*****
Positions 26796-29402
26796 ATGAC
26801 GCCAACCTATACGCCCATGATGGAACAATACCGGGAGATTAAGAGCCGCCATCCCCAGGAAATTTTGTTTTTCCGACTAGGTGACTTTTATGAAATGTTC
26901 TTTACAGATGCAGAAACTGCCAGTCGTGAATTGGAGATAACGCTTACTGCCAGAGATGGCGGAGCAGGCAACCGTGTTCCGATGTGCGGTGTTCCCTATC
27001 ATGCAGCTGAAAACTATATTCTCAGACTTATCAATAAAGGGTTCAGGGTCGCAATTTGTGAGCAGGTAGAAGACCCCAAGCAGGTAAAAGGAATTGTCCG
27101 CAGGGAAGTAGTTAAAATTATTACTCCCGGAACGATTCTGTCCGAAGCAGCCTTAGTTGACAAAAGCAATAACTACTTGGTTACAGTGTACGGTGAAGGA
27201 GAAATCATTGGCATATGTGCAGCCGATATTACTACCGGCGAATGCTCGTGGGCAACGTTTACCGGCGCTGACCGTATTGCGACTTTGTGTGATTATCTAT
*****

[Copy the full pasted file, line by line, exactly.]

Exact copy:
Positions 26796-29402
26796 ATGAC
26801 GCCAACCTATACGCCCATGATGGAACAATACCGGGAGATTAAGAGCCGCCATCCCCAGGAAATTTTGTTTTTCCGACTAGGTGACTTTTATGAAATGTTC
26901 TTTACAGATGCAGAAACTGCCAGTCGTGAATTGGAGATAACGCTTACTGCCAGAGATGGCGGAGCAGGCAACCGTGTTCCGATGTGCGGTGTTCCCTATC
27001 ATGCAGCTGAAAACTATATTCTCAGACTTATCAATAAAGGGTTCAGGGTCGCAATTTGTGAGCAGGTAGAAGACCCCAAGCAGGTAAAAGGAATTGTCCG
27101 CAGGGAAGTAGTTAAAATTATTACTCCCGGAACGATTCTGTCCGAAGCAGCCTTAGTTGACAAAAGCAATAACTACTTGGTTACAGTGTACGGTGAAGGA
27201 GAAATCATTGGCATATGTGCAGCCGATATTACTACCGGCGAATGCTCGTGGGCAACGTTTACCGGCGCTGACCGTATTGCGACTTTGTGTGATTATCTAT